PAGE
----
Obama, Bush React To Current State Of U.S. Politics
WASHINGTON - In a move, some call unprecedented, two former U.S. presidents blasted the state of politics on the same day Thursday.
Former President Obama hit the campaign trail in Richmond, Virginia, Thursday night to stump for Virginia gubernatorial candidate Ralph Northam at a campaign event for the Democratic nominee, his second campaign stop of the day for a gubernatorial candidate.
"America is a story of progress," Mr. Obama said. "Ralph Northam wants progress. He wants to take us forward, not backwards."
This election matters, "because our democracy is at stake, and it's at stake right here in Virginia," Mr. Obama continued.
At a time when politics seems so "divided" and so "nasty," the question is whether voters can support and embrace a candidate like Northam who brings people together, the former president said.
Northam faces Republican nominee Ed Gillespie on Election Day, November 7. The former president's speech started out calm, but eventually became louder and more passionate, reminiscent of the speeches Mr. Obama gave about equality and American values when he himself was a candidate and president.
"Folks don't feel good now about what they see," Mr. Obama said. Instead of politics reflecting values, politics are "infecting" communities, he claimed.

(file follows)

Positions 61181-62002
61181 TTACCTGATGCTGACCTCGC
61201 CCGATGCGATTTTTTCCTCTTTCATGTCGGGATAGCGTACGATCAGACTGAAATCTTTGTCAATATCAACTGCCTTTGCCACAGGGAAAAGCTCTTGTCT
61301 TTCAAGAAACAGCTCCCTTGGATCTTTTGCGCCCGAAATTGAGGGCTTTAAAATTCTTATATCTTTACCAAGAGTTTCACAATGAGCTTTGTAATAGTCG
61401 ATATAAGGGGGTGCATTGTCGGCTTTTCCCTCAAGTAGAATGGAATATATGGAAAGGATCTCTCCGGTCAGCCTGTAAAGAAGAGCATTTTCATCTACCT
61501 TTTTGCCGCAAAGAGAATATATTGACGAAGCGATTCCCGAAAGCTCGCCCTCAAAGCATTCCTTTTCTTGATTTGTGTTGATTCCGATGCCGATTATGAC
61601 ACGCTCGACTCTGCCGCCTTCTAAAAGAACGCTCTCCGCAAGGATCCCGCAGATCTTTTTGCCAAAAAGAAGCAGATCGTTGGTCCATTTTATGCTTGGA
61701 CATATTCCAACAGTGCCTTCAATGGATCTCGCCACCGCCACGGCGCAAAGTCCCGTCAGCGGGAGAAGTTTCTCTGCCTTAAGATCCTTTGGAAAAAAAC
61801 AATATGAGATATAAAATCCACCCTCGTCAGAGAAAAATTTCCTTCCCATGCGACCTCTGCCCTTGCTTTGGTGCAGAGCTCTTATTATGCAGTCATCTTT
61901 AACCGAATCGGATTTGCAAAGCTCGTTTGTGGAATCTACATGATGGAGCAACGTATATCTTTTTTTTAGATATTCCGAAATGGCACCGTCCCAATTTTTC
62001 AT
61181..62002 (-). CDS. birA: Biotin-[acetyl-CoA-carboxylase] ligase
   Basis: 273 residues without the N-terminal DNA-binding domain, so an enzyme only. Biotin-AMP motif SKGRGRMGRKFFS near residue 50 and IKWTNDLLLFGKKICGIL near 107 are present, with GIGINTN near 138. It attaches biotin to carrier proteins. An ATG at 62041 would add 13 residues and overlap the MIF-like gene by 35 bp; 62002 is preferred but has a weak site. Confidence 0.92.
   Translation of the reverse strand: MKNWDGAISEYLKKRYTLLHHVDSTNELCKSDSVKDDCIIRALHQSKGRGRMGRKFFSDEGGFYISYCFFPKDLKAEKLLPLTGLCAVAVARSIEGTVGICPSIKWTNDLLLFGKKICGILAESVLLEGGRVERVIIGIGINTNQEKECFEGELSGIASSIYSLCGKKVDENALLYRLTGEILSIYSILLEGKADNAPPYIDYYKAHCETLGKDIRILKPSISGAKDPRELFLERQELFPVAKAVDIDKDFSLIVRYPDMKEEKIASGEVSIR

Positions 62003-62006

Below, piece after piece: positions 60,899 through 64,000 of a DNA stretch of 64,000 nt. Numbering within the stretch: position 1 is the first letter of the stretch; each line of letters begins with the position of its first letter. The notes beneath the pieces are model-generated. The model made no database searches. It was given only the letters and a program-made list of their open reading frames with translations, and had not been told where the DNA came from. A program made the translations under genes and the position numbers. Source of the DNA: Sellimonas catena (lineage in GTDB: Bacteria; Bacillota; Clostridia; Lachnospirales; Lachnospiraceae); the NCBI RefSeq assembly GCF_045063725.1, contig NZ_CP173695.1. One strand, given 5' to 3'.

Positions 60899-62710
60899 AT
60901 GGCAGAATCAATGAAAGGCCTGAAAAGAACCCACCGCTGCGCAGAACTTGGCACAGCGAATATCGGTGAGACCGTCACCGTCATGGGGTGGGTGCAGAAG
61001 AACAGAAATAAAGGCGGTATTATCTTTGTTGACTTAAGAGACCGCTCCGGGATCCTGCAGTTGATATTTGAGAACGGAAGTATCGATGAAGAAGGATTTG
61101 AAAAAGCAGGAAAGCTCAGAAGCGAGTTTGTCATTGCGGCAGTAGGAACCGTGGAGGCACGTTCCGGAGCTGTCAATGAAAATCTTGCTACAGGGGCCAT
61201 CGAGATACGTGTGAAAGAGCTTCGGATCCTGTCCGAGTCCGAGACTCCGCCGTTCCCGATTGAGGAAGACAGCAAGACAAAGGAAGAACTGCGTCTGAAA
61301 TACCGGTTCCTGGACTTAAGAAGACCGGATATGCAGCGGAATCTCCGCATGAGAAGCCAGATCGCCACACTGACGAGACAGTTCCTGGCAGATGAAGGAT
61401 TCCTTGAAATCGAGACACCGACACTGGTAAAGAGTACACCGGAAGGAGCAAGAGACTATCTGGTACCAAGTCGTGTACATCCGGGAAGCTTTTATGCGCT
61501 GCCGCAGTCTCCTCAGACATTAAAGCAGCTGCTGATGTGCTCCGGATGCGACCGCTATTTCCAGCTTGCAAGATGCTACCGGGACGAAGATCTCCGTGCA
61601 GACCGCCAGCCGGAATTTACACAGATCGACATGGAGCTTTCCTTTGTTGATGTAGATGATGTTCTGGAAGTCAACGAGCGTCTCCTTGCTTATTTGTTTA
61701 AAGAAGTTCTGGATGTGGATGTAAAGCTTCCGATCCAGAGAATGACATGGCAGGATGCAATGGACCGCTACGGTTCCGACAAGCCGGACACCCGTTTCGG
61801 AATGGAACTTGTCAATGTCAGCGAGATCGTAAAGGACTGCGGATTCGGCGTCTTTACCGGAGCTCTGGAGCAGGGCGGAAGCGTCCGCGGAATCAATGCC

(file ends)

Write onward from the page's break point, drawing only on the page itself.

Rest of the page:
Meanwhile, former President George W. Bush on Thursday issued a thinly veiled warning about the state of American democracy under the current president, arguing that "bigotry seems emboldened" and politics is "more vulnerable" to conspiracy theories.
Speaking at the George W. Bush Institute's "The Spirit of Liberty: At Home, in the World," a national forum in New York City, the former president warned that the trend in Western countries of moving away from democratic confidence and global engagement is seeping into American culture.
Parts of Europe, Bush said, have developed an "identity crisis" as a result of economic stagnation, youth unemployment and fears about immigration.
"America is not immune from these trends," warned Bush, who noted that public confidence in U.S. institutions has declined in recent decades and discontent has "deepened and sharpened" partisan conflicts.
"Bigotry seems emboldened. Our politics seems more vulnerable to conspiracy theories," he said. "We've seen nationalism distorted into nativism."
Bush warned that the U.S. faces the return of isolationist ideology even though he said that American security is "directly threatened by the chaos and despair" of other nations around the world.
The Associated Press contributed to this report.